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Media Release
The Hon Dr Sharman Stone
Parliamentary Secretary to the Minister for the Environment and Heritage
Federal Member for Murray

16 May 2003

Indigenous Conservation Experts Meet


Indigenous Protected Area (IPA) managers from around the country gathered for the first time in six years in Alice Springs this week to showcase their achievements, identify issues and exchange information with fellow managers of the Federal Government's IPA program.

Since 1996, 17 Indigenous Protected Areas have been declared over Aboriginal land, covering more than 13.8 million hectares and adding significantly to the National Reserve System. IPA areas include Dhimurru (NT), Deen Maar (Vic), Oyster Cove (Tas), Paruku and Ngaanyatjarra (WA), and Watarru and Walalkara (SA).

The Parliamentary Secretary to the Minister for the Environment and Heritage, the Hon Dr Sharman Stone, will attend the workshop to hear first hand from some of the most innovative and successful managers of indigenous lands in Australia.

"The meeting provides IPA Managers who work in some of Australia's most isolated areas, the opportunity to share their experiences with other Indigenous communities who also aim to improve or restore the land in their care," Dr Stone said.

The IPA program is part of the National Reserve System Program, establishing a network of protected areas that includes a representative sample of all types of ecosystems across the country. IPA communities agree to manage and protect their land according to internationally recognised standards and guidelines," Dr Stone said.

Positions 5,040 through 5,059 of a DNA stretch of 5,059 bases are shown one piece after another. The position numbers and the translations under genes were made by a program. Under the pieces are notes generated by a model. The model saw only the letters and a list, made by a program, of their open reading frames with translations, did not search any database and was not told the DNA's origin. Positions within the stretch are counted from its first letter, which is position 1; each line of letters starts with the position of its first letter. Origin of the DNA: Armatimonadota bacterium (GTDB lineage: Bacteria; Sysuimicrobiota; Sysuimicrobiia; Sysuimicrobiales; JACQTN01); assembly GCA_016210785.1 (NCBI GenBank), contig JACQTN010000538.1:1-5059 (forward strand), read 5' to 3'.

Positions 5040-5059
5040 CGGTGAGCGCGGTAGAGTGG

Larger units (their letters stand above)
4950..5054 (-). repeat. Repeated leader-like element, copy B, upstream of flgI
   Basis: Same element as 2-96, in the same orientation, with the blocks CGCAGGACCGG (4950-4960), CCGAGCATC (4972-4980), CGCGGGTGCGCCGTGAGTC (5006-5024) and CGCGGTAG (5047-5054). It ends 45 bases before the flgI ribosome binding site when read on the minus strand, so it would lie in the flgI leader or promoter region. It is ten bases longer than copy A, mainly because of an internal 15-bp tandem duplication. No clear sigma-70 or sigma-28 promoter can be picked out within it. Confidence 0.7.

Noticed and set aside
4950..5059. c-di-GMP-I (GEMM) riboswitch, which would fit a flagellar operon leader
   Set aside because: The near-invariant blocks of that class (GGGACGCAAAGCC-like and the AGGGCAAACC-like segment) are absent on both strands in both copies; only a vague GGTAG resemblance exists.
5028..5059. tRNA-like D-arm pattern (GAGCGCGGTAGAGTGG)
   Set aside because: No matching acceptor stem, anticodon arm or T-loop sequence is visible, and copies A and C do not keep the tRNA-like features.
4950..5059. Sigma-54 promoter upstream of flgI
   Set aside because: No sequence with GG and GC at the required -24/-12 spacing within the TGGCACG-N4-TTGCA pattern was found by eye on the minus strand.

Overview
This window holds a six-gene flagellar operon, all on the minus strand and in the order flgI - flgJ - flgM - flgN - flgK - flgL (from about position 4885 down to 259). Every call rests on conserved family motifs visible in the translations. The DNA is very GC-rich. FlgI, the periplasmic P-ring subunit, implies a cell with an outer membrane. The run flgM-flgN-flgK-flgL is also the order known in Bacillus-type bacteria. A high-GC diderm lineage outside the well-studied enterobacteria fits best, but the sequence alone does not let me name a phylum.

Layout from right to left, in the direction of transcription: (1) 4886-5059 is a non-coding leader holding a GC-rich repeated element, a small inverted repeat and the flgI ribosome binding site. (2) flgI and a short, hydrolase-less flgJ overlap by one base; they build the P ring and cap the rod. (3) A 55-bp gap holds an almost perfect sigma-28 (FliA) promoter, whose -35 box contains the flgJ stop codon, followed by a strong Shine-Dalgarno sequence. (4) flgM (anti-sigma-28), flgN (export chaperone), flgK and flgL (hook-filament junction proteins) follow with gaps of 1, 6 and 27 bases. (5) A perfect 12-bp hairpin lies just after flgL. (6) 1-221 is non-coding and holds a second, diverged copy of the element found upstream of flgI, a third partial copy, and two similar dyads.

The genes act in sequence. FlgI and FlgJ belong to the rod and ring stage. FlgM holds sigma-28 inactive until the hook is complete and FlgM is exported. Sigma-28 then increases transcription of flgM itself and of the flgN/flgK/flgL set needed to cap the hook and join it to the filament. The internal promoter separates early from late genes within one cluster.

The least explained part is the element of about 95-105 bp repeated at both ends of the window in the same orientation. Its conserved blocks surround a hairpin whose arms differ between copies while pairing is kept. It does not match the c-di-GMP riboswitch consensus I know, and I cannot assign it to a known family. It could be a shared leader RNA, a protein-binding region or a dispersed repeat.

"Through these declarations the traditional owners work with Environment Australia to protect and conserve countries unique areas for the future benefit of all Australians."

"Over the last decade or so small and large tracks of land have been bought back for traditional and other indigenous owners, all around Australia. Unfortunately, over the last 100 years much of this land had become weed infested, or pest and vermin ridden, with goats, camels, donkeys, feral cats and rabbits destroying native vegetation, including plants and bush tucker," Dr Stone said.

"When an IPA is voluntarily declared by the indigenous owners, they aim to rid the land of the weeds and ferals, to protect water supplies, the habitats of native species and at the same time to build eco-tourism or other local businesses to economically and culturally sustain the families living on the land."

The IPA program funds to develop and then implement management plans and practical work to protect the natural and cultural features and to help conserve biological diversity.

The Nantawarrina IPA, located adjacent to the southern boundary of Gammon Ranges National Park in the northern Flinders Ranges of South Australia is just one such success story.

Nantawarrina was among only three Australian winners of a UNEP Global 500 award on World Environment Day 2000 recognising the significant efforts of the Nepabunna community in managing Nantawarrina as an IPA.

Recent work includes the development of infrastructure including signage, provision of water supply for camping grounds and huts, upgrading camping grounds, and feral animal and weed control. Goat traps are working well and the number of feral animals is being kept at minimum. Extensive road works have also been undertaken facilitating access onto Nantawarrina and a tourism plan is also under preparation

Contact:
Anna Hughes (Dr Stone's office) 0408 697 055

Commonwealth of Australia